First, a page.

A government report on Friday showed the U.S. added more jobs than forecast in January, capping the biggest three-month gain in 17 years, and workers’ earnings jumped. The S&P 500 rose 3 percent last week, the most in seven, as oil rebounded. The index fell on Friday, reversing intraday gains that put it within 1 percent of its December all-time high. Stocks slid in January amid concern that slowing growth overseas will hurt the U.S. economy, while tumbling crude oil and the strengthening dollar weighed on some corporate results.
The S&P 500 has reached a level, relative to sales, that hasn’t been seen since the aftermath of the Internet bubble, even as price-earnings ratios hover around historical averages. Signals emanating from the two indicators are diverging more than any time since at least 1993
The gain in Treasuries pushed yields lower after the 10-year rate jumped 14 basis points on Friday, when a report showed U.S. payrolls topped estimates, boosting odds of an interest-rate increase in the first half of 2015.
Greek government bonds fell for a fourth day. The rate on three-year notes jumped 353 basis points to 21.54 percent. Ten-year yields increased 71 basis points to 10.82 percent.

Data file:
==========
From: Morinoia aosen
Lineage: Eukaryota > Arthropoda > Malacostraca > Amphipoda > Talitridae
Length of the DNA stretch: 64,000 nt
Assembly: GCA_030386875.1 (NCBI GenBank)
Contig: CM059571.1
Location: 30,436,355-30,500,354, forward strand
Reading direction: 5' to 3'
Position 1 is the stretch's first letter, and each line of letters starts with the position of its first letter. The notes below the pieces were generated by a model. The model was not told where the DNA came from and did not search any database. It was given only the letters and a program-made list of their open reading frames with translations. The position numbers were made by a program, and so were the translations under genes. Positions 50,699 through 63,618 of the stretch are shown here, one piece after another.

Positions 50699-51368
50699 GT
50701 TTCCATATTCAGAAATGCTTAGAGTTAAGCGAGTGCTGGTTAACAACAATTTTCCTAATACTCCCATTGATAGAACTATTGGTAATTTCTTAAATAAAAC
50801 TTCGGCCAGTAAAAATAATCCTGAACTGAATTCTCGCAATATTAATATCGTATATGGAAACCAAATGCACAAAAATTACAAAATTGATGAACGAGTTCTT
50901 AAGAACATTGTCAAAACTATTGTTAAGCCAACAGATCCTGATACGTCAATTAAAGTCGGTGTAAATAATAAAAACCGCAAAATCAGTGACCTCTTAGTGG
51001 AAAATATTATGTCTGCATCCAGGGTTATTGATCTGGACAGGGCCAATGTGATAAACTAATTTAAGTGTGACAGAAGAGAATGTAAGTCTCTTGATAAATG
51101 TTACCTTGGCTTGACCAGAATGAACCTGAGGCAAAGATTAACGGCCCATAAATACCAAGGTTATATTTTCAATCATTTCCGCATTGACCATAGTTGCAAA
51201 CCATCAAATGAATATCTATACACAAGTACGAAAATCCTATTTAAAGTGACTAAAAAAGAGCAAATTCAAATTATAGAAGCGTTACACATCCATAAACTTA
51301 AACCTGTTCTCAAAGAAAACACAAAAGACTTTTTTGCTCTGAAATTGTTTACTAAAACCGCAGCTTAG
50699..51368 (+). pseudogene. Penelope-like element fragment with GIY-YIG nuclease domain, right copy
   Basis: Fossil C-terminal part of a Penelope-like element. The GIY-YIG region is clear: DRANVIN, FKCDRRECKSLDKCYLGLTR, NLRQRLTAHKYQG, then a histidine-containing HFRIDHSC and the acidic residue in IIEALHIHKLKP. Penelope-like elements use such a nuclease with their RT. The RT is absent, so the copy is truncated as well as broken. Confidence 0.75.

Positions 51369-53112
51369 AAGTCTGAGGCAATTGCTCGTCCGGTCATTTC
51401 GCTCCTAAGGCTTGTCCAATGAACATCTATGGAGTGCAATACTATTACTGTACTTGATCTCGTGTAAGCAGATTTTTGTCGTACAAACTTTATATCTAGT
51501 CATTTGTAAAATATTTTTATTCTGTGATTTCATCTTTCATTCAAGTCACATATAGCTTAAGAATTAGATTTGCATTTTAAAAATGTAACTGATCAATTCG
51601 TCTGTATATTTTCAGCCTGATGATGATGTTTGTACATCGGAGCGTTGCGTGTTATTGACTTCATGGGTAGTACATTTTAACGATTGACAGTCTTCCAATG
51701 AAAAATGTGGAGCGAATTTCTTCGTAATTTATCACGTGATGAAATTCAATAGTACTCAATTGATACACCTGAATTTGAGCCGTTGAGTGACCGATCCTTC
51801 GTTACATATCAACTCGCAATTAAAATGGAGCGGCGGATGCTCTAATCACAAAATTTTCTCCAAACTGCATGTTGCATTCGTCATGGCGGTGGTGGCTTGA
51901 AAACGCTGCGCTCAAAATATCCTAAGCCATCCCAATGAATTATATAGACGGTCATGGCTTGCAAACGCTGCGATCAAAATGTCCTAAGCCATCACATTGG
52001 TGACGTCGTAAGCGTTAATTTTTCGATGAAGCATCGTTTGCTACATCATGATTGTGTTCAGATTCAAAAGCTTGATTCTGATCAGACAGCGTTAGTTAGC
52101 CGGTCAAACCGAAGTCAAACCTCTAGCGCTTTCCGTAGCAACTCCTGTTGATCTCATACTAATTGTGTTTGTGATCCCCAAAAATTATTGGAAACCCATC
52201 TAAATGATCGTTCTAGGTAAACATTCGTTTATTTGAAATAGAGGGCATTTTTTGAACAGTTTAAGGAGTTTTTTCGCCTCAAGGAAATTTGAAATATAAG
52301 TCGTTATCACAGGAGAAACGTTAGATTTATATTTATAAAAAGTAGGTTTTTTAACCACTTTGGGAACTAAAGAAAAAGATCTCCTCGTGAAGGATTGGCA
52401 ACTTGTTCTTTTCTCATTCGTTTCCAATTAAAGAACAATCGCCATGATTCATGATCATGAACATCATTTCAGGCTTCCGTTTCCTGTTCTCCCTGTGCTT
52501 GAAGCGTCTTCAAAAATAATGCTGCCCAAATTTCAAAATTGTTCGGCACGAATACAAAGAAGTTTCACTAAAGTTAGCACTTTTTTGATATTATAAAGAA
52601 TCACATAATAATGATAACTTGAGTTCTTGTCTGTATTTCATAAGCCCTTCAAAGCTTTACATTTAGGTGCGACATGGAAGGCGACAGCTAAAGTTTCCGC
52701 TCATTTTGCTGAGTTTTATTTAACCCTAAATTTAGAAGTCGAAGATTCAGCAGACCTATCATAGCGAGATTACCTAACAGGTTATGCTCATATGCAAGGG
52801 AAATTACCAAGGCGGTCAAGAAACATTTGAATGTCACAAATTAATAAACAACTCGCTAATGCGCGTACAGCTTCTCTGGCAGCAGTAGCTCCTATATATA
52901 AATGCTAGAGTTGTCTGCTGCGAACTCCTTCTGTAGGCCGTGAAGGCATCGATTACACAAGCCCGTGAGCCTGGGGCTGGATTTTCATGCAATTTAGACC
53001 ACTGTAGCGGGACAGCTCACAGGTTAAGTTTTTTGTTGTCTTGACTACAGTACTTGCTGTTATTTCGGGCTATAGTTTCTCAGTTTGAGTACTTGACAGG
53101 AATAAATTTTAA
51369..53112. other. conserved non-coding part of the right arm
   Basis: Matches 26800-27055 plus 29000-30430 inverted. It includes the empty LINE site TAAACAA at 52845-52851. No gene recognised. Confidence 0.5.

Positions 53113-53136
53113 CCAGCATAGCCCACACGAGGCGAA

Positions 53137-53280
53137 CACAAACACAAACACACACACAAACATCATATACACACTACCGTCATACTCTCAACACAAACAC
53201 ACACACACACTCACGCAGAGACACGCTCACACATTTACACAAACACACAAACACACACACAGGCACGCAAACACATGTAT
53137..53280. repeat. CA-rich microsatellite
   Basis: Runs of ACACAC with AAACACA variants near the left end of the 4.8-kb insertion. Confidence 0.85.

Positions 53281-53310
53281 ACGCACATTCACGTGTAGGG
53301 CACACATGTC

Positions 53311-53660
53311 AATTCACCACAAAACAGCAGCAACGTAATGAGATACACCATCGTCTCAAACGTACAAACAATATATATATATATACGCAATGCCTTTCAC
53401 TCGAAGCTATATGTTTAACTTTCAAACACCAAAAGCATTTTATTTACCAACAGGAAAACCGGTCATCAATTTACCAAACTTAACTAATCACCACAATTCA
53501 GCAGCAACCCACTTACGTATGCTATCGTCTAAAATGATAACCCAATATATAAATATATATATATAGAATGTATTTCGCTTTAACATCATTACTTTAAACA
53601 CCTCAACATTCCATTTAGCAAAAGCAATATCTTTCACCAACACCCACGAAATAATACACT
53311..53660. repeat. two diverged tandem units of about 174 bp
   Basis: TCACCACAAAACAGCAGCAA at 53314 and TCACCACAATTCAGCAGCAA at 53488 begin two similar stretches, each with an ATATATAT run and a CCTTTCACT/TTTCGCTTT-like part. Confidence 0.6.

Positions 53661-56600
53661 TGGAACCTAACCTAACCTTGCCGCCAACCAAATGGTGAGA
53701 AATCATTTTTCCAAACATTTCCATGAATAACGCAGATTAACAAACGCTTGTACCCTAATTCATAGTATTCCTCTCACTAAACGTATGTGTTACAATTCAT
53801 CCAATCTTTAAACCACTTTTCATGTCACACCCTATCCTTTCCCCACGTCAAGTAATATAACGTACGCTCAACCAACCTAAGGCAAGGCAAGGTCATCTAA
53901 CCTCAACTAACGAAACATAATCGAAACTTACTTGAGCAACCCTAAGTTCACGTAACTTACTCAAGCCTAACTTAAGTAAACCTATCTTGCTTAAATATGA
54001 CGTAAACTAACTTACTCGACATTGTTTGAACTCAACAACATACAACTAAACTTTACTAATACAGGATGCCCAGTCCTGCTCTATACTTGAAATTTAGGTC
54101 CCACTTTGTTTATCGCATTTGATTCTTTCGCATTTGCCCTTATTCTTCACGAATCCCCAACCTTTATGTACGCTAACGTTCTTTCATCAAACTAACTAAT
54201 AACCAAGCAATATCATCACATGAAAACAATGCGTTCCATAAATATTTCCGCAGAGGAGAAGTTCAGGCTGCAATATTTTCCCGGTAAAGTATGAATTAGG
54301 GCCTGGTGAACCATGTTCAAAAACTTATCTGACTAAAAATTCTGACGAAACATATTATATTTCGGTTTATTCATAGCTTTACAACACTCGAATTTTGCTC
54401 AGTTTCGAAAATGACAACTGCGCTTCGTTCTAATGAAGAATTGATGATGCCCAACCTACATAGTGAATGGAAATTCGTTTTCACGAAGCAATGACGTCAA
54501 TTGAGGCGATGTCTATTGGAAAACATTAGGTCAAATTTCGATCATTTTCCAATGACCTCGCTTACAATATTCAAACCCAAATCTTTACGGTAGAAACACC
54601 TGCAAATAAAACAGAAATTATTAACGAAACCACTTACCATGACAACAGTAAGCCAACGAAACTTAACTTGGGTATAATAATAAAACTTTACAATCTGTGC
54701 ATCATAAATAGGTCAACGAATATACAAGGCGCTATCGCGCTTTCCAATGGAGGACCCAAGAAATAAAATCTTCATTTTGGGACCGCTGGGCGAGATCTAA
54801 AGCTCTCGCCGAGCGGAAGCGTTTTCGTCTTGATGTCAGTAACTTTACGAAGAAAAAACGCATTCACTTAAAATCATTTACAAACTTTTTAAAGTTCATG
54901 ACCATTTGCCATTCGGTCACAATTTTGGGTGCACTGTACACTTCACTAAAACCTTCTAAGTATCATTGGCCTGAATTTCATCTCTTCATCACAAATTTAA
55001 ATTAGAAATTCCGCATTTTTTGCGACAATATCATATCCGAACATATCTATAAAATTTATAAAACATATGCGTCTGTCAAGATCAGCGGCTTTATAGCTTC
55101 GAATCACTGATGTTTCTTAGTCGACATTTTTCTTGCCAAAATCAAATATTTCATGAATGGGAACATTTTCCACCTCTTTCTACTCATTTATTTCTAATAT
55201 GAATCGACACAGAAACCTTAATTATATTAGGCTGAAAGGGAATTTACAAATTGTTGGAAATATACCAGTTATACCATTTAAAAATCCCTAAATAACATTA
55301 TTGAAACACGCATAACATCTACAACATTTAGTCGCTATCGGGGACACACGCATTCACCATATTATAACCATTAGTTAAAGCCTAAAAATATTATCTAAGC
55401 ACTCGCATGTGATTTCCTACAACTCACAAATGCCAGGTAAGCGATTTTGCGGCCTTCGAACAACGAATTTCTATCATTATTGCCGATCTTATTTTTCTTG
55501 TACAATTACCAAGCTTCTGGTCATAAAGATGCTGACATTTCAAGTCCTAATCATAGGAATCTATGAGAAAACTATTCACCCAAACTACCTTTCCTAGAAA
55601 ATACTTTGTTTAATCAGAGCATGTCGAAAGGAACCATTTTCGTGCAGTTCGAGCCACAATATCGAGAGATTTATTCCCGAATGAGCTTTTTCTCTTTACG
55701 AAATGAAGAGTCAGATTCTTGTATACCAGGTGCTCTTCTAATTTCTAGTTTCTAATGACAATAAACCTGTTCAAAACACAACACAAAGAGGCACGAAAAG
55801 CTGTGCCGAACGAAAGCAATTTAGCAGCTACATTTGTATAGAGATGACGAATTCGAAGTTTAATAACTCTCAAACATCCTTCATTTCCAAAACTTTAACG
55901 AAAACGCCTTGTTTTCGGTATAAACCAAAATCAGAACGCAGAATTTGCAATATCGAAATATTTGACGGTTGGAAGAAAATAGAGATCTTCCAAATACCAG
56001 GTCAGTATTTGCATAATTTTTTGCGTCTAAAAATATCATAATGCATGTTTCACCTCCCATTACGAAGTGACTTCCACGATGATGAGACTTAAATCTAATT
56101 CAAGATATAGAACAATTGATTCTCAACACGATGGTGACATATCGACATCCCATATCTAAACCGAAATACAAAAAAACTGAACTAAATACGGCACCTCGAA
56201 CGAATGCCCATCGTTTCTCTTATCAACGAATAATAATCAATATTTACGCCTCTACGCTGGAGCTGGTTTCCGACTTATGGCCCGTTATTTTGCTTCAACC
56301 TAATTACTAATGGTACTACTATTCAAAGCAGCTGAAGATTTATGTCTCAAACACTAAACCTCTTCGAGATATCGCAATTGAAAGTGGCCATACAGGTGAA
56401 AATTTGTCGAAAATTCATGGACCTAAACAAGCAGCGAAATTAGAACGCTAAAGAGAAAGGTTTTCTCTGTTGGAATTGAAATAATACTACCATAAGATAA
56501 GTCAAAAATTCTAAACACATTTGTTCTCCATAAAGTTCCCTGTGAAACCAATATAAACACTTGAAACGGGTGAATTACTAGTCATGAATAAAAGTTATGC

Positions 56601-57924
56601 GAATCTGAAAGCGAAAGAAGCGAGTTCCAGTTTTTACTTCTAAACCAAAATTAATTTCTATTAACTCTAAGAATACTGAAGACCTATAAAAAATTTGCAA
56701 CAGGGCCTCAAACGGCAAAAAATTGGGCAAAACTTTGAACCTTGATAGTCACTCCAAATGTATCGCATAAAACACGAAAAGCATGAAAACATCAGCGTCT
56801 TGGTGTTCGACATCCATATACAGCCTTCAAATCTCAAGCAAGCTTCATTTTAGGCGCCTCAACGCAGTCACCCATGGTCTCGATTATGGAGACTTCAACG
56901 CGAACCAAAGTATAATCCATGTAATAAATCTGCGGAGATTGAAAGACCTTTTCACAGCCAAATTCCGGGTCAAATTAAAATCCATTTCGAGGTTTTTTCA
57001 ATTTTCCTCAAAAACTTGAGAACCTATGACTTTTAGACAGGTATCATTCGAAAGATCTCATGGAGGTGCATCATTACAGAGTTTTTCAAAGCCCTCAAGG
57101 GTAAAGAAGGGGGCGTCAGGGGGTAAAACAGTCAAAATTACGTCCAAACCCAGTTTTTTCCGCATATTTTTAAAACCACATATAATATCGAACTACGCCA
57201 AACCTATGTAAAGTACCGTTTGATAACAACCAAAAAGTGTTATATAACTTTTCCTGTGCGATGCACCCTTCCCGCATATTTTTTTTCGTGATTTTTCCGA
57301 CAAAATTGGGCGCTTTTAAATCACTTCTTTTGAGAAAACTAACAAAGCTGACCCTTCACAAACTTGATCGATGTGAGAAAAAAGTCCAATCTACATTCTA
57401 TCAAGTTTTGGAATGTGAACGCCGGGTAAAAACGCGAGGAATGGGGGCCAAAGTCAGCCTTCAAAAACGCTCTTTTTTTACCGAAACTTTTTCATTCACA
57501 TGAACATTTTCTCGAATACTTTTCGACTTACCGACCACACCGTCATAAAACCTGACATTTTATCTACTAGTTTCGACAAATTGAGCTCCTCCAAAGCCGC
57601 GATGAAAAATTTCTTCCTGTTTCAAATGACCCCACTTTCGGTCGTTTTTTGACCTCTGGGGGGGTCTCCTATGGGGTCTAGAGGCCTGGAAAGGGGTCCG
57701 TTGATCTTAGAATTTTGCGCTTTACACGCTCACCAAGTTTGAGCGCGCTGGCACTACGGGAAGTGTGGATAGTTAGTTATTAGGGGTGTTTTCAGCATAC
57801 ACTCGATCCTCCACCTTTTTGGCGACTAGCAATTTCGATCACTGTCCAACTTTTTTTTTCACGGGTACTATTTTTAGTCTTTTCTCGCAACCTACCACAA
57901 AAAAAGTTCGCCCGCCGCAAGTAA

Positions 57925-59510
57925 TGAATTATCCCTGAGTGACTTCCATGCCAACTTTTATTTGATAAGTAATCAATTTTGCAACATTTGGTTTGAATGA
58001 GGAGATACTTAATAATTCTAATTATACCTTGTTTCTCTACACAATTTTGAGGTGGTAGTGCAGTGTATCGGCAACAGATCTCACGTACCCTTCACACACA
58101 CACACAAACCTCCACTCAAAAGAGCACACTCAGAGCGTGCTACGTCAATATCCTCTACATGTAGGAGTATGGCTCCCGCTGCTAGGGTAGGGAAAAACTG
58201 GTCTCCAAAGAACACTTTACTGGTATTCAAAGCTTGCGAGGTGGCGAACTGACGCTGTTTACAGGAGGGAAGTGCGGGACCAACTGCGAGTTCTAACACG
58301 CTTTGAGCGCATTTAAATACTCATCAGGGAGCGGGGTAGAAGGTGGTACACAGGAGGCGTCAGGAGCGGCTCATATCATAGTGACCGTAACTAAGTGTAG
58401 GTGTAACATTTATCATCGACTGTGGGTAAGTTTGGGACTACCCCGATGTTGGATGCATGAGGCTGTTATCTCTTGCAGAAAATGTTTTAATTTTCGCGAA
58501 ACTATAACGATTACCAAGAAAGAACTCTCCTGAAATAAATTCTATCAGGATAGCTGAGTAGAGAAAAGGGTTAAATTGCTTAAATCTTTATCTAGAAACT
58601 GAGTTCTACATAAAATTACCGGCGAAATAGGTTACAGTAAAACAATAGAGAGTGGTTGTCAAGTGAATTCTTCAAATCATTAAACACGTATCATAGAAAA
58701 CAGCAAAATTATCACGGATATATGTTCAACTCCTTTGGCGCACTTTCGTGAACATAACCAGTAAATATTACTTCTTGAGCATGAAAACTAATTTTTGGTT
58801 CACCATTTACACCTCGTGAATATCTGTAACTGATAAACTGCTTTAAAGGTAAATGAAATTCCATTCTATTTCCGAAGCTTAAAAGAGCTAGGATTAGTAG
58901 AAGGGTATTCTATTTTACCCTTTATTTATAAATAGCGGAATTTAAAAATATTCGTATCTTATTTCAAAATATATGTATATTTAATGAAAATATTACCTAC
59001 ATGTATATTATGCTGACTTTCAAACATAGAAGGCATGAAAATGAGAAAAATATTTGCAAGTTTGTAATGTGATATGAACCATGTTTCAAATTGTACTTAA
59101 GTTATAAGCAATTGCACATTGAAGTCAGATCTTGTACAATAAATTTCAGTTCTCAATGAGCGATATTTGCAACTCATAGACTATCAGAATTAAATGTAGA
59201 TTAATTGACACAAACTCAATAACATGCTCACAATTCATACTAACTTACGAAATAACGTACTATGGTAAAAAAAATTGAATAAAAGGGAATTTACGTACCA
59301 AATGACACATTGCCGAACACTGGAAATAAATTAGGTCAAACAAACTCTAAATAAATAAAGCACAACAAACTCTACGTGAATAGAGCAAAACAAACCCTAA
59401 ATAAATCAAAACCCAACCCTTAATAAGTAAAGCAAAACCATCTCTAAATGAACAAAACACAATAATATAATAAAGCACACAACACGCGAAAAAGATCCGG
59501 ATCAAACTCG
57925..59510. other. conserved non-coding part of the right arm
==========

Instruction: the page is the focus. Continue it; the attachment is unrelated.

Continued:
That helped drag Italian bonds lower, with the 10-year yield rising seven basis points to 1.65 percent as investors shunned the securities of the euro area’s most-indebted nations.
Japan’s yen strengthened for the first time in three days, appreciating 0.5 percent to 118.58 per dollar. It touched 119.22 on Feb. 6, the weakest level since Jan. 12. The euro weakened against its U.S. counterpart, slipping 0.4 percent to $1.1275.
Oil has rebounded more than 20 percent in the past two weeks in London as a seven-month price slump pressured U.S. drillers to idle rigs and companies from Royal Dutch Shell Plc to Chevron Corp. to curb spending plans. U.S. oil explorers have cut the number of rigs in operation to the lowest in three years, data from Baker Hughes Inc. showed on Feb. 6. Energy stocks in the S&P 500 added 0.5 percent as Transocean Ltd. and Noble Corp. gained more than 5.7 percent.
Saudi Arabia, the world’s largest oil exporter, had the outlook on its credit rating cut to negative by Standard & Poor’s as a slump in crude prices dims the nation’s growth prospects.
Gold climbed to $1,241.60 an ounce, after its worst weekly performance since October. The price dropped 2.4 percent in the previous two sessions on gains in the U.S. economy. Silver futures for March delivery advanced 1.8 percent to $17 an ounce.
The MSCI Emerging Markets Index fell for a second day, losing 0.6 percent. Benchmark gauges in Turkey and Poland slid more than 0.6 percent.
Article submitted by Daniel Baez of the Capital Markets Lab. To learn more about the Capital Markets Lab please visit their web site http://business.fiu.edu/capital-markets-lab/.